I’m going to brag a little bit here. I was a good student. I mean, really good. In high school I was that annoying kid who blew the curve and cried over a B+ on my report card. I was valedictorian of my high school class, and later I graduated college summa cum laude with a 3.92 GPA. And I will always be proud of those accomplishments.
But I’m about to say something that might get me in trouble with some teachers or parents. I just ask that you hear me out and read all the way to the end of the post. Because I have a point. I really do. And I think it’s a good one. So here goes…
You know what life has taught me?
No one cares about my grades. Seriously. Now that I’m no longer a student, those letters and numbers on my transcripts mean very little. With the exception of landing my first teaching job – where I had no prior experience to draw from – people don’t care about my grades now that I’m a professional adult. When I go into job interviews, they don’t ask me about my GPA. They ask me about my skills and abilities. What will I be able to do for them? What I will I provide? What need will I fill? Will I be a good teacher and a good match for their school environment? Because in the end, that’s what matters – they care about what I can do.
Before I go any further, I want to outline what is important about grades, just so no one gets the idea that I’m giving students permission to slack off in school. I’m not. Grades are vitally important to move forward in the world of academics. High school students need good grades to get accepted into college and earn scholarships. College students need good grades to enroll in specific schools of study within a university, maintain scholarships, earn their degree, and apply to grad school. Graduate students need good grades to just stay in their programs. And a strong GPA does look good on a résumé for the fresh-out-of-college applicant who hasn’t developed a strong background of work experience yet.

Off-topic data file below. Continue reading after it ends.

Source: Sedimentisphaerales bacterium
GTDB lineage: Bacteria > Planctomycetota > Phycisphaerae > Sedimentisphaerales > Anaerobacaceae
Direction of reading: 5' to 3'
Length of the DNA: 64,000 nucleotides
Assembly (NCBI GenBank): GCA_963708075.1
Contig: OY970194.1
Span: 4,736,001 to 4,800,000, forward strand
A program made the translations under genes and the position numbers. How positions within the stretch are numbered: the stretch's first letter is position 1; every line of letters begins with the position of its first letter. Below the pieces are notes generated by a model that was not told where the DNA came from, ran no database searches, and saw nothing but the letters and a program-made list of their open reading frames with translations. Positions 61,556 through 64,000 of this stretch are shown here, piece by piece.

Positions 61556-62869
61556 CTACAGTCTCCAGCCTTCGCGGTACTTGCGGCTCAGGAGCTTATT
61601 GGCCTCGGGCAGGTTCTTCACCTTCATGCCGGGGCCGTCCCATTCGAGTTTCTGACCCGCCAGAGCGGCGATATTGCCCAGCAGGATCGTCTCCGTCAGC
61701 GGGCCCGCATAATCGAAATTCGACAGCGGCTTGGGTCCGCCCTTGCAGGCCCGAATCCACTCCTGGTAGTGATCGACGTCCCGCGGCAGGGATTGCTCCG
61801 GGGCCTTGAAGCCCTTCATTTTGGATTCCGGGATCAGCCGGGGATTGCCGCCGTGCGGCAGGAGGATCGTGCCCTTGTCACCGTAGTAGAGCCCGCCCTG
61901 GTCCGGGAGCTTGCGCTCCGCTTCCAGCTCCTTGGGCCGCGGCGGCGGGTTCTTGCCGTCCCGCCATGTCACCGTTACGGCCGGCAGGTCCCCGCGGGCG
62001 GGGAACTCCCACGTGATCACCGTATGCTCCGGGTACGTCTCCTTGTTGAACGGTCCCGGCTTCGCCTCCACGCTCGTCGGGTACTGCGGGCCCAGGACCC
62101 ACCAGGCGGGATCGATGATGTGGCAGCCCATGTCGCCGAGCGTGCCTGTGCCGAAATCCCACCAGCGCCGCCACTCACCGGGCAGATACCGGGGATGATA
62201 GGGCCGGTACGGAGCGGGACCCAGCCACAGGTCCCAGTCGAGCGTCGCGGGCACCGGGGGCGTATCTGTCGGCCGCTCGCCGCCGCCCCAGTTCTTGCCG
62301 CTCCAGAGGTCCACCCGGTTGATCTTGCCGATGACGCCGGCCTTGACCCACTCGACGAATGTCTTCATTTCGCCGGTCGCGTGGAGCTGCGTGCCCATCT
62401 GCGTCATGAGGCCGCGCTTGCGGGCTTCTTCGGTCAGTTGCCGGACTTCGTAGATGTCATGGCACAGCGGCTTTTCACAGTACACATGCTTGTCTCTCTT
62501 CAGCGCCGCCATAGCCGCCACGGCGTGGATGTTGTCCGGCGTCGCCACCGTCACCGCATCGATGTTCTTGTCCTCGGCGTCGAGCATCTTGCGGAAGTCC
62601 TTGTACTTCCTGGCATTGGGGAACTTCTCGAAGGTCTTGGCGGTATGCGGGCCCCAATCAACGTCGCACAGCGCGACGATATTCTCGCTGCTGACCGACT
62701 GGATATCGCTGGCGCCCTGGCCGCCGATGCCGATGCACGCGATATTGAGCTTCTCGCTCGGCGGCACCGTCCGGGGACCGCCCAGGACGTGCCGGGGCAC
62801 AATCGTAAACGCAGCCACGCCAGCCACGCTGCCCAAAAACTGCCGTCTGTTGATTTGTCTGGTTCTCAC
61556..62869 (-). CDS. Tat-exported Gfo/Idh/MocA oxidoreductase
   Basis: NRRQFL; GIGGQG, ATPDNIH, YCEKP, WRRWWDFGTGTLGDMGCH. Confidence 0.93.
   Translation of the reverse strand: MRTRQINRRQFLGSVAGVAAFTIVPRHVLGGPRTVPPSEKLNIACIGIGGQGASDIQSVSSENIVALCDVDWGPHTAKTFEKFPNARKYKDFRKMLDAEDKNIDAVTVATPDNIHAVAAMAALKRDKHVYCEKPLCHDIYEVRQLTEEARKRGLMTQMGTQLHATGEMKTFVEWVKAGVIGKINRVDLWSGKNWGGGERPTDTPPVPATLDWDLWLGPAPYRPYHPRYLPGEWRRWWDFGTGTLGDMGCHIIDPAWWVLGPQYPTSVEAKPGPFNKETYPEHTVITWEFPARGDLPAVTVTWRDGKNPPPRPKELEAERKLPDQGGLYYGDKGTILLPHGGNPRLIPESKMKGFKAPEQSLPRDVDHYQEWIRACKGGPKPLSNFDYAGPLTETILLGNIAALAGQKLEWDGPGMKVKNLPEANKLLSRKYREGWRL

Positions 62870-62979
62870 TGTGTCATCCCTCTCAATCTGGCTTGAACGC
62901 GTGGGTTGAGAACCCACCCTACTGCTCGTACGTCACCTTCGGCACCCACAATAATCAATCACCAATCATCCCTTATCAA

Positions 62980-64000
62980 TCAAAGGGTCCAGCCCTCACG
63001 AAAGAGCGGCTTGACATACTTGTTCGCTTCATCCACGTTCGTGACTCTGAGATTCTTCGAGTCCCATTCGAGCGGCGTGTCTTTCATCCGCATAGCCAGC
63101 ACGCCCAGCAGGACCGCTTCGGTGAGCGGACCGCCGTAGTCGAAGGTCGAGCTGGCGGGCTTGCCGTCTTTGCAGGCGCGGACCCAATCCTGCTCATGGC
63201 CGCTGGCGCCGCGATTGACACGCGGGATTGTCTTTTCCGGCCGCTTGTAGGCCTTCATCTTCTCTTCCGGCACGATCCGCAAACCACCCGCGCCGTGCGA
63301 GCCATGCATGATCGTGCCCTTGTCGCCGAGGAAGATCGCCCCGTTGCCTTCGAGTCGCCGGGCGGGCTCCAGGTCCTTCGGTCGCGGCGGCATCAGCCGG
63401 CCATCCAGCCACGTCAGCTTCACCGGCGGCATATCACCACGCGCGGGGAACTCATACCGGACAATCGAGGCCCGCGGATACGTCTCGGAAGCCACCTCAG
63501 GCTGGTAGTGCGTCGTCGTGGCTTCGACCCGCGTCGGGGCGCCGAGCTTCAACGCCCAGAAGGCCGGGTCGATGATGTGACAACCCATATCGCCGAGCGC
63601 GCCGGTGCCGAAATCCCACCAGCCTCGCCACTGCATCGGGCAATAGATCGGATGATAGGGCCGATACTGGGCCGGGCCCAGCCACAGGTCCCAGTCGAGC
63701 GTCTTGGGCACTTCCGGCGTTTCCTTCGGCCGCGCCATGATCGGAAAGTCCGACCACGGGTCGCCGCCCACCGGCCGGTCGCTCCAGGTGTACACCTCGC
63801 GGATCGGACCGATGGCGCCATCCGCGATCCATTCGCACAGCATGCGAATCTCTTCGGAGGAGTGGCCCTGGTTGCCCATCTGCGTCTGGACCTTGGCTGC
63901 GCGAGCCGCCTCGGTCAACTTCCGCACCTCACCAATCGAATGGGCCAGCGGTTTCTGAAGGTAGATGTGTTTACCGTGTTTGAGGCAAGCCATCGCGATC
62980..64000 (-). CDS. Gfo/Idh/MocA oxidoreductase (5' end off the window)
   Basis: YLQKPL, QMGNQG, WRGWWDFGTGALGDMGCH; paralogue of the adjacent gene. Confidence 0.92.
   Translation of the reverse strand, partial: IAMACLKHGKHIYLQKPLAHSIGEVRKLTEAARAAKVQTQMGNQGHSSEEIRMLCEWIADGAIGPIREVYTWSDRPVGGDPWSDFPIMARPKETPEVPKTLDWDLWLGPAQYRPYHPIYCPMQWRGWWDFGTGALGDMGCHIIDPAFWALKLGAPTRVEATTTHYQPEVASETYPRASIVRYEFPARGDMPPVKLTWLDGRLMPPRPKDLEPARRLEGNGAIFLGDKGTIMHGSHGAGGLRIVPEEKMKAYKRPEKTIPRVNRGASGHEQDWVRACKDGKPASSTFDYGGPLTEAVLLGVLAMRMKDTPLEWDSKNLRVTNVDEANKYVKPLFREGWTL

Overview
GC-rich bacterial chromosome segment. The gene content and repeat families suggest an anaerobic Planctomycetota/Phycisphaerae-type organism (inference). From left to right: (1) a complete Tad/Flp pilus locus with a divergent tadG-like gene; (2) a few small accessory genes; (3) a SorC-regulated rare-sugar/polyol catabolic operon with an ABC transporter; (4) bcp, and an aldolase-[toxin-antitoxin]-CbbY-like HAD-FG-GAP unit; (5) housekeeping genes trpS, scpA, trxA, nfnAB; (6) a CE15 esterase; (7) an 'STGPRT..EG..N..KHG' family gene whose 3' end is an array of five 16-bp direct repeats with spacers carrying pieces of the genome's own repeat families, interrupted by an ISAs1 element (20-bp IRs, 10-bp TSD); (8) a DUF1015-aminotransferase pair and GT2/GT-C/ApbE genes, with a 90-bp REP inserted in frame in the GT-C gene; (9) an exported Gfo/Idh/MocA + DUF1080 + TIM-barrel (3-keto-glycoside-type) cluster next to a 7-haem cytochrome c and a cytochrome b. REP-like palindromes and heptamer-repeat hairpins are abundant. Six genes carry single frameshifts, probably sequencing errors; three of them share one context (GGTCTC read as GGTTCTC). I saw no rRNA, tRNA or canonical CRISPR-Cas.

All that being said, grades do tend to lose their meaning outside the world of academics. Instead, the knowledge and skills developed through those studies become much more important. So my employers don’t ask me what grade I earned in my Shakespeare class, but they do want to know if I know understand Romeo & Juliet and Macbeth well enough to teach them. They don’t ask me what my grade was in my “Curriculum and Methods of Teaching English” class, but they do want to know if I can work well with a wide range of curriculum, adjust my lessons to fit diverse learners, and manage a classroom of adolescents. In essence, employers want to know that I have the skills my degree implies.
Based on what I just said above, it would be really easy to think “Ok, that means I only need to work hard in the classes that will actually apply to my future career.” And as we all know, not every class we take is actually relevant to what we want to do with our lives. So am I giving you permission to slack off in those seemingly pointless classes? No, I’m not, and here’s why:
As a teacher, I’ve found another thing that grades can teach. Part of being a professional adult is delivering results and fulfilling tasks that you might not enjoy. Whether you agree with the importance of those tasks or not, it’s your job to do them. And quite frankly, that’s not an easy habit to develop. So practice it now. You may not enjoy a certain class and know for a fact that you will never pursue that as a career, but deliver the expected results anyway. As a student, that means getting a decent grade. As an adult, that means doing (and keeping!) your job. Grades teach an important sense of work ethic that make it possible to succeed in the professional world.
Because like I said, employers don’t care about my grades, but they do care about what I can do – whether it’s teaching a literature class (which I love) or filing all my weekly paperwork on time (which… *ehem* … I’m getting better, I promise).